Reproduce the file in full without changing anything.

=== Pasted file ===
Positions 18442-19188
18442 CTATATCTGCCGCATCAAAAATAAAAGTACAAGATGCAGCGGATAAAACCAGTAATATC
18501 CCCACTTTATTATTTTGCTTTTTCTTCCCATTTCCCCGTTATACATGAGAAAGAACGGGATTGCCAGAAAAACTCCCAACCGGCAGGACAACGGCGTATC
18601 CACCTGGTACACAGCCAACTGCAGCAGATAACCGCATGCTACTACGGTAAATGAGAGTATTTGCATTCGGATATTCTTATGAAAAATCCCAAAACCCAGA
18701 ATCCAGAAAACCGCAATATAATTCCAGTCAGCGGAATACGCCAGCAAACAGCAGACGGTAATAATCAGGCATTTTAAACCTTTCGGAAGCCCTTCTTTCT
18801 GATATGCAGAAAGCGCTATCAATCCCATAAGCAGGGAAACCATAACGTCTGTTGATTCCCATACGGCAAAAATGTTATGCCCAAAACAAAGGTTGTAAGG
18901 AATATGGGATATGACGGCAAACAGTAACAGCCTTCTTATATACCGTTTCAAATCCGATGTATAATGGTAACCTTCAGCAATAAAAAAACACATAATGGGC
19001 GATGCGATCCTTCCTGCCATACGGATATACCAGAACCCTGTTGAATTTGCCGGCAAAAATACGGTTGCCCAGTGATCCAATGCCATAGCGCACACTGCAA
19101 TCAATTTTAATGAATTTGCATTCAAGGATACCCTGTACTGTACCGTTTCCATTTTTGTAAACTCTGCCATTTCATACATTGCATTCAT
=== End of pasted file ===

Positions 18442-19188
18442 CTATATCTGCCGCATCAAAAATAAAAGTACAAGATGCAGCGGATAAAACCAGTAATATC
18501 CCCACTTTATTATTTTGCTTTTTCTTCCCATTTCCCCGTTATACATGAGAAAGAACGGGATTGCCAGAAAAACTCCCAACCGGCAGGACAACGGCGTATC
18601 CACCTGGTACACAGCCAACTGCAGCAGATAACCGCATGCTACTACGGTAAATGAGAGTATTTGCATTCGGATATTCTTATGAAAAATCCCAAAACCCAGA
18701 ATCCAGAAAACCGCAATATAATTCCAGTCAGCGGAATACGCCAGCAAACAGCAGACGGTAATAATCAGGCATTTTAAACCTTTCGGAAGCCCTTCTTTCT
18801 GATATGCAGAAAGCGCTATCAATCCCATAAGCAGGGAAACCATAACGTCTGTTGATTCCCATACGGCAAAAATGTTATGCCCAAAACAAAGGTTGTAAGG
18901 AATATGGGATATGACGGCAAACAGTAACAGCCTTCTTATATACCGTTTCAAATCCGATGTATAATGGTAACCTTCAGCAATAAAAAAACACATAATGGGC
19001 GATGCGATCCTTCCTGCCATACGGATATACCAGAACCCTGTTGAATTTGCCGGCAAAAATACGGTTGCCCAGTGATCCAATGCCATAGCGCACACTGCAA
19101 TCAATTTTAATGAATTTGCATTCAAGGATACCCTGTACTGTACCGTTTCCATTTTTGTAAACTCTGCCATTTCATACATTGCATTCAT